Updated: Aug 31
Anxiety is one of the most common reasons clients seek out therapy.
I have heard anxiety described in many ways:
"A dark cloud that follows me around."
"A voice in my head that is constantly nagging."
"A never-ending stomach ache or lump in my throat."
"Feeling like the walls are constantly closing in on me."
"The desire to stay home and avoid going out in public."
"The feeling that I'm going to fail at everything I do."
"A looming feeling of doom and despair."
"Feeling like everyone is watching me."
"My heart pounding out of my chest."
I have experienced each of these references throughout my life; however, I now choose to define anxiety differently. So can you.
I explain to my clients that anxiety has one job. Anxiety exists to protect. Anxiety is the overly cautious presence that is always around to keep us safe. Anxiety is your personal body guard. Anxiety may be a bit dramatic at times, but it's important to remember that anxiety means well.
You might be reading this and thinking I sound a bit off. Why would anxiety ever be considered a positive thing?
When we reframe the influence that anxiety has over us, we realize that anxiety is simply our intuitive self kicking in to keep us safe. In doing so, we take back the power. We are able to acknowledge that those anxious thoughts are there due to our own instinctual nature. This means we can choose to turn anxiety off and on, right? Why can't it be as simple as turning the volume knob down on an old school stereo? Wouldn't that be convenient?
If you are shaking your head right now, I feel you. This is much easier said than done.
Let's start by thinking of a very common example: You are on a walk alone at night and you see a shortcut to your destination down a dark, winding alley. You feel a weird sensation in your stomach and chest and your hands begin to sweat. Your heart is racing as you near the alley entrance. You pause and wonder to yourself if the shortcut is worth it? There is a weird vibe about the alley. You ultimately decide to take the long way home along the well-lit street instead. Your body is then able to relax and your heart rate calms back down to it's normal speed.
What just happened? Your instincts kicked in! Anxiety worked. Anxiety took over to tell you that the alley didn't feel like a safe option. Despite the shortcut, it didn't feel worth it. There were unspoken energy vibes speaking to your inner conscience. You basically have a super power!
This is an example of anxiety serving you well. We can learn to trust our anxiety when it does things for us that we appreciate. You chose to listen to it in that situation and the outcome was positive.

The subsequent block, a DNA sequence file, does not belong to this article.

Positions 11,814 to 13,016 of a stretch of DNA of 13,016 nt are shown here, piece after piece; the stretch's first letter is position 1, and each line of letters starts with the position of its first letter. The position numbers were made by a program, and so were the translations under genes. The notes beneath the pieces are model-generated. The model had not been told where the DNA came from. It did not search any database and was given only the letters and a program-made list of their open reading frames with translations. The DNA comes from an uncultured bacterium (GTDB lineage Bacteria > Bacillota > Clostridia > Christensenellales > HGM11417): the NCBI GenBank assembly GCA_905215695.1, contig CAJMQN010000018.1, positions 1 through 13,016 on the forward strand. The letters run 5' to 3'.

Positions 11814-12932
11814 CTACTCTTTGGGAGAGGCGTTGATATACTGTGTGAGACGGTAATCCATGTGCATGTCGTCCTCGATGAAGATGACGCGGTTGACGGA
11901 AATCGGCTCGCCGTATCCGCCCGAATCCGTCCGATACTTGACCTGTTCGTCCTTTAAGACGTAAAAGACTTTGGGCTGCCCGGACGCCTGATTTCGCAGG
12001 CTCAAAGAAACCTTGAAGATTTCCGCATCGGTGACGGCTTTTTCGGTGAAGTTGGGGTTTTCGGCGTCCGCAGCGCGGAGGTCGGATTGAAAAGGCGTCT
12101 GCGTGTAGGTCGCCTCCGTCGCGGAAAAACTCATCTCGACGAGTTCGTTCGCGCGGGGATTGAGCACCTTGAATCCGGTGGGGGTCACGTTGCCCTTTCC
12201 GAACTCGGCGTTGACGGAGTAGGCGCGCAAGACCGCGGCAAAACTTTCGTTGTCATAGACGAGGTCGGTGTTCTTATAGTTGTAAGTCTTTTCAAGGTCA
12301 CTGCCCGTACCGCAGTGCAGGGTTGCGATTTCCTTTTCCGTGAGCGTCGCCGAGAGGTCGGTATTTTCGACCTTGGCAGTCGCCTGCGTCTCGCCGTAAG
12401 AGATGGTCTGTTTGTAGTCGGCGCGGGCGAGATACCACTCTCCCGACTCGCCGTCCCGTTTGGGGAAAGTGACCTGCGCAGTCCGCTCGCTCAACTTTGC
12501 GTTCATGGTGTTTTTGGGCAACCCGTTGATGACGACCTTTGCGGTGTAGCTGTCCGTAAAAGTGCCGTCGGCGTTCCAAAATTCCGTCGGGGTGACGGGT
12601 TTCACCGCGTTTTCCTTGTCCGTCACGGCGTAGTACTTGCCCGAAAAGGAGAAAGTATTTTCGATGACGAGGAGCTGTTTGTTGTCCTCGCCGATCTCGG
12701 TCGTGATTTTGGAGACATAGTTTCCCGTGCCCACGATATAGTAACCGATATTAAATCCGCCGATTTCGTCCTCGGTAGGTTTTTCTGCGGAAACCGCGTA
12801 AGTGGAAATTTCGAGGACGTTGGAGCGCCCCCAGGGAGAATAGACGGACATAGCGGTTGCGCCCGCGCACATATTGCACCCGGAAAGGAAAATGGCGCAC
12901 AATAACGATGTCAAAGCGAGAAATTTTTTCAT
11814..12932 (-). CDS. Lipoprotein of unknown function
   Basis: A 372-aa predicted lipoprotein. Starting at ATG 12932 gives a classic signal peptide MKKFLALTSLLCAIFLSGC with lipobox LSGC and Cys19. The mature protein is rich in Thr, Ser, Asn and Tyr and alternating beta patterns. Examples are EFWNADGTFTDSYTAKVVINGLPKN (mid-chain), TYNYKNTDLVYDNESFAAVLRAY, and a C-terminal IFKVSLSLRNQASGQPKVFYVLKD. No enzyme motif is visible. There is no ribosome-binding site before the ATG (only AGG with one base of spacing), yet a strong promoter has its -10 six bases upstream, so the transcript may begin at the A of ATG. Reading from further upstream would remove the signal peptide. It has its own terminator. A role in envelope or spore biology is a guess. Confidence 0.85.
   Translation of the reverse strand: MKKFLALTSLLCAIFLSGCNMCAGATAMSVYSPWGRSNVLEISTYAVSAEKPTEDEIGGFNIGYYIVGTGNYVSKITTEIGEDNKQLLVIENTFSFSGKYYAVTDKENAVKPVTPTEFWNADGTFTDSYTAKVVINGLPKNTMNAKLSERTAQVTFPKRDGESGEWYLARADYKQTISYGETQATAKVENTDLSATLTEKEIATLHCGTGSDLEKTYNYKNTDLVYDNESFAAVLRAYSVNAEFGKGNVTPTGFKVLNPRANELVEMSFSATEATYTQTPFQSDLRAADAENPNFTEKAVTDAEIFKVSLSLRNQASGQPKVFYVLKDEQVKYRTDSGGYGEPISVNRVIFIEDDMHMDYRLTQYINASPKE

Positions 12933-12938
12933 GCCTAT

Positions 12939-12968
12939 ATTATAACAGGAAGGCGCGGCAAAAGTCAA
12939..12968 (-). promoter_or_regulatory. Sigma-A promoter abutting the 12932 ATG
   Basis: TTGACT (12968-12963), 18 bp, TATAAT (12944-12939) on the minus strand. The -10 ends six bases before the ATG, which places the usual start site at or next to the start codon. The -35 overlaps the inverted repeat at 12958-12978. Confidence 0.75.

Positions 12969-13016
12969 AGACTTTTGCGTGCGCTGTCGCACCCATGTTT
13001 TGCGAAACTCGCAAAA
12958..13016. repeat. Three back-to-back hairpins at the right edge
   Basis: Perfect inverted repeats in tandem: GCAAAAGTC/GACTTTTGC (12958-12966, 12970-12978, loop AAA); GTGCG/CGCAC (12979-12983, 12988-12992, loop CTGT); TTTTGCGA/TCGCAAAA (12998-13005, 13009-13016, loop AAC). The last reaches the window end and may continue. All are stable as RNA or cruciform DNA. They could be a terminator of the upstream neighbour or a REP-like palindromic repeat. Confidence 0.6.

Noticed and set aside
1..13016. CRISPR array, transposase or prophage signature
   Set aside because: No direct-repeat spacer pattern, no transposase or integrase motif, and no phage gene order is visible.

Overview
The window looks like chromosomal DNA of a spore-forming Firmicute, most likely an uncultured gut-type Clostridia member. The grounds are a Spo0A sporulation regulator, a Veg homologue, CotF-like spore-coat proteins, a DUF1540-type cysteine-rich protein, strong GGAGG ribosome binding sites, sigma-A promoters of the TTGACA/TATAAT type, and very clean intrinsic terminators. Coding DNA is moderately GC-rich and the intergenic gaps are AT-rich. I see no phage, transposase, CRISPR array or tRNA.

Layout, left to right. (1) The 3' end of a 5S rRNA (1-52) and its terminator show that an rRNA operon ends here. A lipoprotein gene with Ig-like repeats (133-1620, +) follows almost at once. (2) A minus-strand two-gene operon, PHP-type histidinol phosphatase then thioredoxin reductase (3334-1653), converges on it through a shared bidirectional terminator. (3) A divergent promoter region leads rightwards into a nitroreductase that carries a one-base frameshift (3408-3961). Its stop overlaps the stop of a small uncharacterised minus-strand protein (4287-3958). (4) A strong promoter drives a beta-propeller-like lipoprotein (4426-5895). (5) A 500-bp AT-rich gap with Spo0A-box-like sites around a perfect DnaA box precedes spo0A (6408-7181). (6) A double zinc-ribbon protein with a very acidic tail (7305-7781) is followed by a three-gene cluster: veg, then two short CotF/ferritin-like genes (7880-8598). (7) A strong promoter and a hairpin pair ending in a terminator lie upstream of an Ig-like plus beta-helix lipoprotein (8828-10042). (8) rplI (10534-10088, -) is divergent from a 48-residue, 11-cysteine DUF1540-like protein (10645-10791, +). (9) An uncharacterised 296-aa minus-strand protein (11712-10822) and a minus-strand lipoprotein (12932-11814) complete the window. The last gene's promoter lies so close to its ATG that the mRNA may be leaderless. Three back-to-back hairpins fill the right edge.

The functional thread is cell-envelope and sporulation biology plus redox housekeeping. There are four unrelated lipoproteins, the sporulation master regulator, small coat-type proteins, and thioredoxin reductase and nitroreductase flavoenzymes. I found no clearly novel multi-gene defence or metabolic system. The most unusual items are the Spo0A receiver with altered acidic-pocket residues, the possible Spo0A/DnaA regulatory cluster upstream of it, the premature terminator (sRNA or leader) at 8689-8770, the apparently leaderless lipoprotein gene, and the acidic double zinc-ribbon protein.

Not all situations are so easy to figure out and we often realize anxiety is speaking loudly during moments we wish it was quieter. We also don't always notice anxiety in the moment and assume we are just wired a certain way. I'm here to remind you that you ARE in control. You get to choose. You can take the power back and enjoy your life again. You may never be anxiety-free (nobody is), but maybe you will learn to accept that having some anxiety isn't such a bad thing.
Here are three easy starting points for taking the power back with your own anxiety:
1. Name it.
By giving your anxiety a name, you are externalizing it from yourself. Instead of assuming anxiety is you and you are anxiety, naming it allows you to separate yourself from the anxious thoughts and behaviors. This is a reminder that anxiety isn't who you truly are at your core, but is simply an external being that shows up when it thinks it's needed.
Activity: Start drawing and see what you create. Maybe your anxiety looks like a person, an animal, a creature, or a blob. What color is it? How large is it on the paper? Can it change shape? Does it move around or is it stagnant? Now give it a name.
The next time your anxiety kicks in, be gentle and kind, and let it know you hear it but don't need it: "Dear Pineapple (insert name for the anxiety), I hear you trying to protect me. I see your intentions are good, but I can handle this on my own and I don't need you right now."
The breath is one of the most basic skills taught to those who struggle with anxiety, panic and overwhelm. Our breathing is our secret weapon. It is something we always have and can always work on. It can quickly regulate the nervous system.
Activity: Box breathing. This one is easy to remember as long as you can count to 4. Breathe in for 4, hold for 4, breathe out for 4.
3. Cognitive Work
Using therapeutic approaches related to Cognitive Behavioral Therapy (CBT) can be very helpful when irrational thinking takes over.
Activity: Ask yourself: "What is the worst thing that could happen in this situation?" Once you answer this question, ask "What would I do if that happened?" and continue asking yourself these questions until you feel a sense of calm.
Example internal dialogue: If I stutter during the presentation, maybe everyone will laugh at me. If they laugh at me, I might cry. If I cry, I might want to run out of the classroom. If I run out of the classroom, I'd go cry in the bathroom until I calm down. My teacher is really nice and would probably come and check on me and help me to feel better. Or maybe my friend Tony will come check on me, too. The kids who laughed would likely feel bad once they saw me cry and apologize. I do have a lot of great friends in the class who I know care about me. They also know how nervous I get about my stutter. I'd get through it and I'd be okay. I guess I'm not the only one who gets nervous to give presentations...
I'd love to hear the names and images you come up with for your anxiety!
EMDR is also helpful for more extreme cases of anxiety, phobias and trauma. For information on the process of EMDR and how it might be helpful for you, learn more here.
Curious about high sensitivity? Learn more.